A Dawn of Peace in Bethlehem?
by Jonathan Goldstein on Dec 26, 2005
BETHLEHEM, West Bank–When the Roman Catholic Patriarch of the Holy Land Michel Sabbah celebrates mass in the Church of the Nativity in Bethlehem this Christmas Eve, events in the town will have gone full circle from where they were four years ago, a low point in Palestinian-Israeli relations. Since then there has been significant improvement in both Israeli-Arab and Muslim-Jewish relations in the region.
By 2001, Christmas had become a casualty of Israeli-Palestinian violence. Israel forbade the late Palestinian Authority President Yasser Arafat, a Muslim, from traveling from his compound in Ramallah across Israel in order to be present at the Church of the Nativity in Bethlehem on Christmas eve. Israel feared that Arafat’s presence might further ignite Israeli-Palestinian tensions. Tourists got the message. A mere handful of stalwarts huddled in Manger Square.
Again in 2003, a sparse crowd of about 1,500 watched the bagpipers, drummers and baton twirlers of Bethlehem’s Terra Sancta School parade through Manger Square. Most of the 21 hotels in the area were empty. The Bethlehem Hotel, accommodating mainly journalists and Palestinian Authority officials, reached 50 percent capacity on December 24, something of a Christmas miracle. Jerusalem’s orthodox Jewish mayor tried to lighten spirits a bit by arranging for free distribution of Christmas trees at Jaffa Gate.
While peace on earth has eluded Bethlehem in recent years, one should bear in mind the broader contours of events in the Middle East. Despite sporadic Israeli-Palestinian violence, there remain signs that peace in the Middle East may yet be in the cards, perhaps even this coming year.
Israel and overwhelmingly Muslim Turkey continue to enjoy the full diplomatic relations they have had since 1949. Military ties have flourished. In 2003, over 300,000 Israeli tourists visited the Turkish resort of Antalya. In 2005, despite a terrorist attack, the resort has rebounded and remains a prime Israeli tourist destination.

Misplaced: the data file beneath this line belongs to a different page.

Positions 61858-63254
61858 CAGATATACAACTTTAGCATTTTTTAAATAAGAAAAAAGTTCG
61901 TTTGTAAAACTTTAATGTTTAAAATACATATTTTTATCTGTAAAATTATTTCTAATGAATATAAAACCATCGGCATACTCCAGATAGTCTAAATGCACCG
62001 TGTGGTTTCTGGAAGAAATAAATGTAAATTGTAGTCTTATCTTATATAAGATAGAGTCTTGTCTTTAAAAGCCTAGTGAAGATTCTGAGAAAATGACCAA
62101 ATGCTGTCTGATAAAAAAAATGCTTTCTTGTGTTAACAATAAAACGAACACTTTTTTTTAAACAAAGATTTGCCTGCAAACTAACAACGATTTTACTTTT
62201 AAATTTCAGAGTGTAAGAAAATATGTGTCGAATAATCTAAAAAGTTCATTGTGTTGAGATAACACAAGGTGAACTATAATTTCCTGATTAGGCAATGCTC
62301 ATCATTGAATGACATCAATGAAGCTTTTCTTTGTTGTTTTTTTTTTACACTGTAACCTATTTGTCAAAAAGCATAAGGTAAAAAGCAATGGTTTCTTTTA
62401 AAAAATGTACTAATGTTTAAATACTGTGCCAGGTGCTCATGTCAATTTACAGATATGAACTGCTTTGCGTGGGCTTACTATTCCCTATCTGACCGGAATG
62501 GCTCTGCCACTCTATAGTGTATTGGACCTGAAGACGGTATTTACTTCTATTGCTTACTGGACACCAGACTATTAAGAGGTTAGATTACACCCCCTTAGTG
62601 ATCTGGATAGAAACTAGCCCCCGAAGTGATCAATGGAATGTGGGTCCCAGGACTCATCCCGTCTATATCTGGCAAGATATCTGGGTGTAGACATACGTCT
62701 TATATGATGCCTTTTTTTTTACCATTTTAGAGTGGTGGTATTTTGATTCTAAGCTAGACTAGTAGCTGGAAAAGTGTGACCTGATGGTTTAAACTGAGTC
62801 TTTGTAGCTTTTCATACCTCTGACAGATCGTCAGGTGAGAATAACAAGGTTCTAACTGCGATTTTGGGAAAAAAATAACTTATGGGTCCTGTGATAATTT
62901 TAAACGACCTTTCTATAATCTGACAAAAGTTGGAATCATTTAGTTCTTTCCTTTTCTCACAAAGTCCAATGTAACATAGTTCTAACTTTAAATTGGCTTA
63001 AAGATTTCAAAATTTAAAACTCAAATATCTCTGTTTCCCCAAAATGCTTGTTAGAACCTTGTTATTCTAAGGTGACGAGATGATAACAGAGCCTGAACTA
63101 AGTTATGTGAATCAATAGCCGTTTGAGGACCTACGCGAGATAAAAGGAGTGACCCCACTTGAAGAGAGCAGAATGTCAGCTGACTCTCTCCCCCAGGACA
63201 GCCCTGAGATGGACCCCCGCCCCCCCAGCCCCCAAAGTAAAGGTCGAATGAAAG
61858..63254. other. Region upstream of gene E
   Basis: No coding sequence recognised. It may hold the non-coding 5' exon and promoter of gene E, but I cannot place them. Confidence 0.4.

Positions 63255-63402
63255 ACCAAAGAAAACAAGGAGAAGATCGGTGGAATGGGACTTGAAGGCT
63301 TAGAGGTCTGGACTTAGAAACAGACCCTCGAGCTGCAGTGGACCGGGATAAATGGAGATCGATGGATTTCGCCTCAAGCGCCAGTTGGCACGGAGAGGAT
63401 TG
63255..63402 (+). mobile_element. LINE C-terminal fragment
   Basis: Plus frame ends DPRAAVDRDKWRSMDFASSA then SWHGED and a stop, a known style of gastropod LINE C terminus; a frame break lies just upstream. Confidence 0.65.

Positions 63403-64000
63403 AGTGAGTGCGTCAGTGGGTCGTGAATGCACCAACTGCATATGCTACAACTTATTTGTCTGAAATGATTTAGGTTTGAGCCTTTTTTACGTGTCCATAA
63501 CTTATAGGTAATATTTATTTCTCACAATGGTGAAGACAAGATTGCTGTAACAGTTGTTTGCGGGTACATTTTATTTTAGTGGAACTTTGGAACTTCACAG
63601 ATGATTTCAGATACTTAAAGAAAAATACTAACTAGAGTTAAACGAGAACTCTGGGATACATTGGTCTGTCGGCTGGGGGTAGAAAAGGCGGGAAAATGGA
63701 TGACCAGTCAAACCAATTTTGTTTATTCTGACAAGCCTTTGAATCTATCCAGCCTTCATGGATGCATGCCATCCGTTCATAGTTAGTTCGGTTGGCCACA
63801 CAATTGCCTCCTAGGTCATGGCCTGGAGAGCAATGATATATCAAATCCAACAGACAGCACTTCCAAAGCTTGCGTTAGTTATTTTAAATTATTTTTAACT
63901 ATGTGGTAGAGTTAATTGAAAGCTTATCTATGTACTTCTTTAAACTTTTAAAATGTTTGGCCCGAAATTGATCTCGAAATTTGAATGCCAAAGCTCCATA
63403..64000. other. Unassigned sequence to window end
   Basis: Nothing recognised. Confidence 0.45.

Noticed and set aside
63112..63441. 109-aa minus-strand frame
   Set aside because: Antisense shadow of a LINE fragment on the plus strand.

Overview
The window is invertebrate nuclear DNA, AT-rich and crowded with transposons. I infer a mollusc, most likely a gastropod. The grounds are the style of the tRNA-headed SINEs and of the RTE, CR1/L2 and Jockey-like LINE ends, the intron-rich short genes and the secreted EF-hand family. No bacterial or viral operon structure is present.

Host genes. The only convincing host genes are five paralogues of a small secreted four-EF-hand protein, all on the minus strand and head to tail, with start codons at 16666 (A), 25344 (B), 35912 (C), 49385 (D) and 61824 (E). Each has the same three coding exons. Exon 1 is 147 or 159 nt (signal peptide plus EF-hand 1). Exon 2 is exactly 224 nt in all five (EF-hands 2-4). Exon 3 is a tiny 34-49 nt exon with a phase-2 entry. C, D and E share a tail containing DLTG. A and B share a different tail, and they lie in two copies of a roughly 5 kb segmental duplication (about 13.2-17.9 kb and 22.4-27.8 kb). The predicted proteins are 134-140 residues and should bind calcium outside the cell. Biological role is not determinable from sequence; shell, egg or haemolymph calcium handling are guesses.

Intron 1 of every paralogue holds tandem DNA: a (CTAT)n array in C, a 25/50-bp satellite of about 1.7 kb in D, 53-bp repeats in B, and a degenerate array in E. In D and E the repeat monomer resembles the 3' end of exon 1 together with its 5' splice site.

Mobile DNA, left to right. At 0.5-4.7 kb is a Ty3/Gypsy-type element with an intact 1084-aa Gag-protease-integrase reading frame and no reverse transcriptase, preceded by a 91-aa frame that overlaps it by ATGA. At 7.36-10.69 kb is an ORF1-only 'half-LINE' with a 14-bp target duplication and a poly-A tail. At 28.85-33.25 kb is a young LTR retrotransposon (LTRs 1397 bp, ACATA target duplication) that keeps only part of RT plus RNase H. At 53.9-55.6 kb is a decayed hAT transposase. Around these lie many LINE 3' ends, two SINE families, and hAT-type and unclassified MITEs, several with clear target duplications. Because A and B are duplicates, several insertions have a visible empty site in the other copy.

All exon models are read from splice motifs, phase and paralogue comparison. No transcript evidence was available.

Israel and Syria enjoy a frontier that has been casualty-free since l973. Indeed, the Henry Kissinger-brokered Israeli-Syrian Disengagement Agreement of l974 may have set an all-time record for peace between two former Middle Eastern adversaries. It certainly hasÊ outlasted numerous peace agreements between Arab states.
To add to this small record of successes, Israel and Jordan signedÊ a peace treaty ten years ago and have quietly settled a long-simmering frontier dispute over an area informally renamed “Peace Island.” El Al Israel Air Lines services the Jordanian capital of Amman. Jordanian airliners, unlike those of any other Arab country, have overflight rights above Israeli air space. Negotiations are under way to regularly export Israeli Dead Sea minerals to East Asia via the Jordanian port of Aqaba and Jordanian products to Europe via Israel’s Mediterranean ports, thereby freeing Israel’s port of Elat for a much-needed expansion of its tourist hotels.
Unfortunately,Ê Israel has enjoyed only a cold peace with Egypt since President Anwar Sadat’s courageous visit to Jerusalem 28 years ago. Nevertheless, the current Israeli-Egyptian relationship is infinitely superior to the incessant warfare that characterized the 30 years prior to Sadat’s visit. An example of that cold but peaceful relationship is the reversion of the Taba beach resort to Egyptian sovereignty after decades of agonizing negotiations culminating in a case before the International Court of Justice in the Hague. The former Israeli hotels of Taba are once again packed with Israeli sun worshippers.
And what of the Palestinians? Under the most recent accord negotiated by U.S. Secretary of State Condolezza Rice,. Israel has completed its withdrawal from Gaza, terrorist attacks against Israelis have diminished, and West Bank and Gaza Palestinians have just completed local elections under the supervision of democratically elected President Muhammad Abbas. The Palestinian president will almost surely make an appearance in the Nativity Church this Christmas Eve.
From all indications, this Christmas in Bethlehem promises to be a return to the festive Christmases of many years past, a hopeful sign in a region fraught with tension.
Dr. Jonathan Goldstein is a professor of history at the University of West Georgia in Carrollton and a writer for the History News Service.